Like all stars, our sun combines hydrogen into powerful elements. Nuclear fusion not only causes stars to glow, but is also the primary source of the chemical elements that make up the world around us.
Much of our understanding of stellar fusion is based on theoretical models of atomic nuclei, but we have another source for our nearest star: Neutrinos Created at the core of the sun.
When atomic nuclei undergo fusion, they produce not only high energy gamma rays but also neutrinos. Gamma rays have been heating the interior of the Sun for thousands of years, and neutrinos travel out of the Sun at the speed of light.
Solar neutrinos were first discovered in the 1960s, but it was difficult to learn much about them except when they were ejected from the Sun. It has been proven that nuclear fusion occurs in the sun, but not the type of fusion.
Theoretically, the main form of fusion in the Sun must be a combination of protons producing helium from hydrogen. Known as the PP-chain, it is the easiest reaction to create stars.
For larger stars with hotter and denser cores, there is a stronger reaction known as the CNO-cycle .The main source of energy. This reaction produces helium using hydrogen in the reaction cycle with carbon, nitrogen, and oxygen.
The CNO cycle is one of the most abundant of these three elements in the universe (except hydrogen and helium).
Neutrino detectors have become much more efficient in the last decade. Modern detectors can detect not only the energy of a neutrino, but also its taste.
We know that solar neutrinos discovered from early experiments are not from ordinary PP-chain neutrinos, but from secondary reactions such as boron decay, which produce high-energy neutrinos that are easy to detect.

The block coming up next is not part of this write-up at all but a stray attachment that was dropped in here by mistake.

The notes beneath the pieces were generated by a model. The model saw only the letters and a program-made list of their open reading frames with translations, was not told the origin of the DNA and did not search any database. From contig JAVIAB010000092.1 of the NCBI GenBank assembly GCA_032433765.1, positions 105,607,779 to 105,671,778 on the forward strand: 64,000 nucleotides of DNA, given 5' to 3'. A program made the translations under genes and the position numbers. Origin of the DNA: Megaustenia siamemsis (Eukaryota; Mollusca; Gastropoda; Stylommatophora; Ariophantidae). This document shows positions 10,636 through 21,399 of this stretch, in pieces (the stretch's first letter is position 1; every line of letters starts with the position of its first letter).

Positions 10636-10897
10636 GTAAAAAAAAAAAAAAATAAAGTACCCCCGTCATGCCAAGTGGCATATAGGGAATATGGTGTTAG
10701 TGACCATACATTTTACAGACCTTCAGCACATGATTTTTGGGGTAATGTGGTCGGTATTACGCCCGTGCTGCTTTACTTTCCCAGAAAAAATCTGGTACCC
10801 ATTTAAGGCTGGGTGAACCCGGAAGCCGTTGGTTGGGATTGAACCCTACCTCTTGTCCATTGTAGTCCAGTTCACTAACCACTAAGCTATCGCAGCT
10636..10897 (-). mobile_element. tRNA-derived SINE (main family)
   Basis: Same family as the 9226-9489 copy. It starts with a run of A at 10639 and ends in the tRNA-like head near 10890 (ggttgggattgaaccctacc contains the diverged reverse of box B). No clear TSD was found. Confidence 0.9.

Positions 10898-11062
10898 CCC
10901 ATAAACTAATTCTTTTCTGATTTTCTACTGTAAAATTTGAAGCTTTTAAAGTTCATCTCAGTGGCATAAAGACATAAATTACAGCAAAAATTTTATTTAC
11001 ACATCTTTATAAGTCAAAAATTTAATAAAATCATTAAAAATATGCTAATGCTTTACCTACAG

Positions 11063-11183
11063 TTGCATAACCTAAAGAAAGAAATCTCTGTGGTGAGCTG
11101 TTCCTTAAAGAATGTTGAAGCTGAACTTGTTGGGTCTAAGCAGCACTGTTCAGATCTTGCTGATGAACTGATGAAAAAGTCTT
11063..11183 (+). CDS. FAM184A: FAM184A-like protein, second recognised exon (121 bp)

Then a team in 2014 Discovered low energy neutrinos directly produced by the PP-chain. Their observations confirmed that proton-proton fusion produces 99 percent of the Sun’s energy.
Although the PP-chain dominates the conjunction in the Sun, our star CNO cycle is large enough to occur. This should be about 1 percent of the sun’s energy.
But CNO neutrinos are rare and difficult to detect. But recently a team successfully observed them.
The biggest challenge in detecting CNO neutrinos is that their signal is buried within the terrestrial neutrino sound. Nuclear fusion does not occur naturally on Earth, but radioactive decay from Earth rocks can cause events in neutrino detectors similar to CNO neutrino detections.
So the team created an innovative analytics process that filters the neutrino signal from false positives. Their study confirms that CNO synthesis occurs on our Sun at unpredictable levels.
The CNO cycle plays a small role in our Sun, but it is also the center for the life and evolution of more giant stars.
This work will help us to understand the cycle of the big stars and to better understand the origin of the heavier elements that make life possible on Earth.
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